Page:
As far as I know, for each client connected to the server, PHP generates a new thread for it. But I wonder whether it's true or not, and If it's true, how long does this thread stay alive? Does this thread maintain all the static variables properly? (like a DB connection)

When this thread is destroyed, does it call all the destructors?

  • 3
    See also this question (not exactly a dupe to close against) Commented May 6, 2014 at 17:48
  • 1
    Are you asking about mod_php or php itself?
    – kojiro
    Commented May 6, 2014 at 17:55

2 Answers 2


It all depends upon how PHP is setup with the server. I am More familiar with Apache/PHP combo (rather than say Nginx and FastCGI with PHP setup), so focusing on this area:

  1. PHP is usually integrated into Apache as a DSO (dynamic-shared-object) module.

  2. Now Apache usually under Linux/Unix is usually setup as a 'pre-forked' model - i.e. when it starts up, a bunch of child processes are forked (the exact number can be configured via Apache directives), and they are in a 'pool of processes' ready to handle requests.

  3. When a request arrives, the kernel scheduler picks a Apache process from the pool (if available), and request is handled by the child.

  4. Based on the Apache setup, if it detects that a PHP script needs to be executed, it hands it over the PHP DSO as setup in (1).

  5. Hence no forking or threading is involved on a per-request basis which is efficient. All the request context is passed to the PHP layer which starts compiling and executing the PHP script.

    Note: The compilation step can be bypassed if an opcode cache is enabled - i.e. the first request on a PHP script is complied and its associated opcodes are cached to be reused for subsequent requests (it is a global cache shared by all child processes). As compilation step is expensive (parsing the script etc...), for production systems, it is best to enable an opcode cache.

  6. When the PHP script completes, it goes into a cleanup routine (built-in to the PHP DSO), and it will clean up the per-request memory, close all file descriptions including db handles (based on how it is opened). Some PHP methods have 'persistent' handles (e.g. opening db connections, file handles) which can be held across requests, hence which function you use to open a particular resource matters (which its respective documentation highlights). By default, most resources are held in the lifetime of a PHP request only, and they are destroyed once the PHP request is completed.

    Regarding PHP object dtors, it all depends up on the scope of where the object is created. So for global objects, its dtors will be only called at the end of the request cycle whereas some of them will be invoked when they go out of scope when a function returns.

    Hence you get memory/resource mgmt for free. You can control it via unset() calls by triggering a free immediately. Also starting with PHP 5.3, garbage collection can also be enabled during the request handling phase - see more details here: http://www.php.net/manual/en/features.gc.php

  7. Now this Apache child (which ran the PHP script) is back into the pool of processes ready to handle the next request as in step 3.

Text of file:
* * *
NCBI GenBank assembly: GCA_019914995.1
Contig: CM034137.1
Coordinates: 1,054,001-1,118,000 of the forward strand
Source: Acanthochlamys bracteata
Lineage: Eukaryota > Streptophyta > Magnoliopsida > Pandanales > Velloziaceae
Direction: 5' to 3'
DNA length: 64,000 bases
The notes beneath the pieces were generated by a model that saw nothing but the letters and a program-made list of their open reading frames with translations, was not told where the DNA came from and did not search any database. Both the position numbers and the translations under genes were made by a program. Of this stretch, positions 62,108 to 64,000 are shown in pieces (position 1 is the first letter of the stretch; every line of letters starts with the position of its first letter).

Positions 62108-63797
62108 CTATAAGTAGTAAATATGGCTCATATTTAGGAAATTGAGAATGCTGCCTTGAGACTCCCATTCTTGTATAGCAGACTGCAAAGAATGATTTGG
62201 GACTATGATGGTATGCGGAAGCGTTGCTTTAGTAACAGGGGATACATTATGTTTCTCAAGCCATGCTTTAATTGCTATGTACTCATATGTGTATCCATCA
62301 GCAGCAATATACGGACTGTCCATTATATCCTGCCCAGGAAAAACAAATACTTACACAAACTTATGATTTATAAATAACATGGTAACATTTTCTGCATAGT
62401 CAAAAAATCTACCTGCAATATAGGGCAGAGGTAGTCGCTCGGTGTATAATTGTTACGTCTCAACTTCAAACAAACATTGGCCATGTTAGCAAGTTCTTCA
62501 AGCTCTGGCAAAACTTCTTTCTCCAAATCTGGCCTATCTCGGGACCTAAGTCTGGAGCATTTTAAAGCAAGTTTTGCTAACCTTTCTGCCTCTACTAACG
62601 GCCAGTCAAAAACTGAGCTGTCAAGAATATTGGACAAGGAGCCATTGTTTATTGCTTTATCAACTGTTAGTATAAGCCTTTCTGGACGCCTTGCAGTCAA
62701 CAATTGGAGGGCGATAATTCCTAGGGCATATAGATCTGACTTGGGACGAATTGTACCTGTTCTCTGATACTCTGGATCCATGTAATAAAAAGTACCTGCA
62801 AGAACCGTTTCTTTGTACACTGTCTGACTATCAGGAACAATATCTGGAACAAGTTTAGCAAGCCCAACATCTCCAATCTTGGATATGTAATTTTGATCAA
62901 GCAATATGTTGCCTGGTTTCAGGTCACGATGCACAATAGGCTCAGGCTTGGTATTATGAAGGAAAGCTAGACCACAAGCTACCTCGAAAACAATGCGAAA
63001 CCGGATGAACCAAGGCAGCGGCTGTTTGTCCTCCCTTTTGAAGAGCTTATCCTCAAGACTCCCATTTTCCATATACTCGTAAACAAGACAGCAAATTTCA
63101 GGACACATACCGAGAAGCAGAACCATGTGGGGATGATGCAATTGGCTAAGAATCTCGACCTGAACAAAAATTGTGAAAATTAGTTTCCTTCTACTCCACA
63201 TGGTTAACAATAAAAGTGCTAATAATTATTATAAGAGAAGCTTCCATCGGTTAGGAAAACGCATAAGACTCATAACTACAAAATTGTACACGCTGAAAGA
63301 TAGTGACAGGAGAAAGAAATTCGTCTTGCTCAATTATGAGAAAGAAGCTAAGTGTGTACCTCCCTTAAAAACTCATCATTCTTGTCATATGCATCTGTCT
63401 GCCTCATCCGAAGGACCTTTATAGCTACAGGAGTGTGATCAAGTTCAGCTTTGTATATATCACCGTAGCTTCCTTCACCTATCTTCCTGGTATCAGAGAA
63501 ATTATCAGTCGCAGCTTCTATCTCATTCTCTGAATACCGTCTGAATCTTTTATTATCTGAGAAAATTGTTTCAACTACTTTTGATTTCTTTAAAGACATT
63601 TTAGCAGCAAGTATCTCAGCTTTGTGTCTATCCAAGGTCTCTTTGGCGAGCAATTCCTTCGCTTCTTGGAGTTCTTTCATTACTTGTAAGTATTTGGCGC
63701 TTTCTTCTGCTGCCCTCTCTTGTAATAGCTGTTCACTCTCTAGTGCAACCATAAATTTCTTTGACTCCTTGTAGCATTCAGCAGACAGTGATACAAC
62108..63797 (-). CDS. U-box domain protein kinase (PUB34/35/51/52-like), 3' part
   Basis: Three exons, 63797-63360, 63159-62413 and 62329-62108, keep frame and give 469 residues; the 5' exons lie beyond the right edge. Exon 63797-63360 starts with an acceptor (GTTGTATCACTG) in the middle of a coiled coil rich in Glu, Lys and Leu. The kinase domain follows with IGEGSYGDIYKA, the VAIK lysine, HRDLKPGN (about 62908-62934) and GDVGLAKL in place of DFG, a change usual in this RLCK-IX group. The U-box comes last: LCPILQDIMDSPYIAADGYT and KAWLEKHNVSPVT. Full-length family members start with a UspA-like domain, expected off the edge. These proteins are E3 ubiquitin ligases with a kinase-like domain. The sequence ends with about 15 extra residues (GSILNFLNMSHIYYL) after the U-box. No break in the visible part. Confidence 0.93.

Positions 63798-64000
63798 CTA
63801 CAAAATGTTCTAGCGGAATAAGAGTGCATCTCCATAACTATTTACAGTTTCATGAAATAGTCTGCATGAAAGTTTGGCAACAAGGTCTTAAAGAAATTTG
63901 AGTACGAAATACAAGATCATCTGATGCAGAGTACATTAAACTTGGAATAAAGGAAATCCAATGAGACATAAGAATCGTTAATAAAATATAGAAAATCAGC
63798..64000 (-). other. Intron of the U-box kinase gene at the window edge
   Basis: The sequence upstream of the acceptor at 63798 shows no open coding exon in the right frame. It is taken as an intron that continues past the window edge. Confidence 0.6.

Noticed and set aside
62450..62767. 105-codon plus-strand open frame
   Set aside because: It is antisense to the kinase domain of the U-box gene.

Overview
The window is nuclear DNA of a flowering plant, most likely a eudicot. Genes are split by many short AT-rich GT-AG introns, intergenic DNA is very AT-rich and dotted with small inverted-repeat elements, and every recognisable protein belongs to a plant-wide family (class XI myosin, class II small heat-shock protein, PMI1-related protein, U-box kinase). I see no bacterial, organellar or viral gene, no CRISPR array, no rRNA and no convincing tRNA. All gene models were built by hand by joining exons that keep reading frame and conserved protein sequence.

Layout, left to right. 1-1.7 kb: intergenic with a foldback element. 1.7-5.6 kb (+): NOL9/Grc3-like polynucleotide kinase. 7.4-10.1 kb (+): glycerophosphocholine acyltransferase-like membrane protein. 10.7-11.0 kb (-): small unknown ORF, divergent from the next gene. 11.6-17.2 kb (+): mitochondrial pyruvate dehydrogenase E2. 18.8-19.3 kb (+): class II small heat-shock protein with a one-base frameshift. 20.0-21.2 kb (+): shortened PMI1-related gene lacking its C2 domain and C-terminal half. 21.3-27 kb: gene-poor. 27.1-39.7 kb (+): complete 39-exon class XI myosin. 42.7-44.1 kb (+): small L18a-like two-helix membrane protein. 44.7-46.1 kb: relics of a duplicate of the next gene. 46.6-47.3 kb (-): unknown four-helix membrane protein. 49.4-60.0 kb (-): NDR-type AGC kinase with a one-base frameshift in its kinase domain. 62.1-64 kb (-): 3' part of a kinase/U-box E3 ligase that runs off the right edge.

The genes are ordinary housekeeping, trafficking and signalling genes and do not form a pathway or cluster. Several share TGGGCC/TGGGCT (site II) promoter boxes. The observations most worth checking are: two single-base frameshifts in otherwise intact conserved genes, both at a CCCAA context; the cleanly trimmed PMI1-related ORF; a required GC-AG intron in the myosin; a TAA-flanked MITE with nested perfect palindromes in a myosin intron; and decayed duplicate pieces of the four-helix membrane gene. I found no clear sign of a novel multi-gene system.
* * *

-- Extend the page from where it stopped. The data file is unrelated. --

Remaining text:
What I described above is typical for a Apache/PHP in Linux/Unix environments, but I think something similar is true for Microsoft setups too.

Also with nginx and FastCGI+PHP, I think the same cycle holds true - i.e. things are cleaned up at the end of a request cycle which the PHP+FastCGI module handles. Here too when nginx starts up, it will launch a pool of separate processes handled by the FastCGI+PHP module, and the communication between nginx and FastCGI+PHP occurs in a unix socket.

Hope this helps.

  • 3
    +1 Excellent answer and I would like to expand a bit on persistent connections. Please read this for more details.
    – MonkeyZeus
    Commented May 6, 2014 at 18:27

It is not PHP, but web server, which handles requests. PHP is not running by itself. If web page contains PHP code, such request is delegated to PHP by appropriate PHP SAPI module. There are multi-thread, multi-process web servers and one can even imagine single process web server, so it is purely web server dependent if separate thread or process will be created for a request.

In many places of PHP documentation you can meet lines like this one on umask():

Avoid using this function in multithreaded webservers. It is better to change the file permissions with chmod() after creating the file. Using umask() can lead to unexpected behavior of concurrently running scripts and the webserver itself because they all use the same umask.

...how long does this thread stay alive? Does this thread maintain all the static variables properly? (like a DB connection)

You sound like one with C++ background. You probably mean global variables in PHP. PHP has built-in support for database connections and you should not worry about such things. They are implementation detail. Most SAPIs provide persistent database connections, but this is only for your curiosity. Persistent connections are created one per process, which handles requests. So in this case they are maintained rather by a process than thread.

When this thread is destroyed, does it call all the destructors?

In PHP destructors are being called when script finishes execution. From PHP developer point of view it is irrelevant where script lives.

  • 1
    You keep saying "web server". I know what you mean, but I think "application server" is more precise here. ref
    – kojiro
    Commented May 6, 2014 at 18:00
  • 1
    @kojiro well this is what web servers became, but OP asks for HTTP requests, so I think "web server" fits better. That's also how PHP manual calls them.
    – mip
    Commented May 6, 2014 at 19:15

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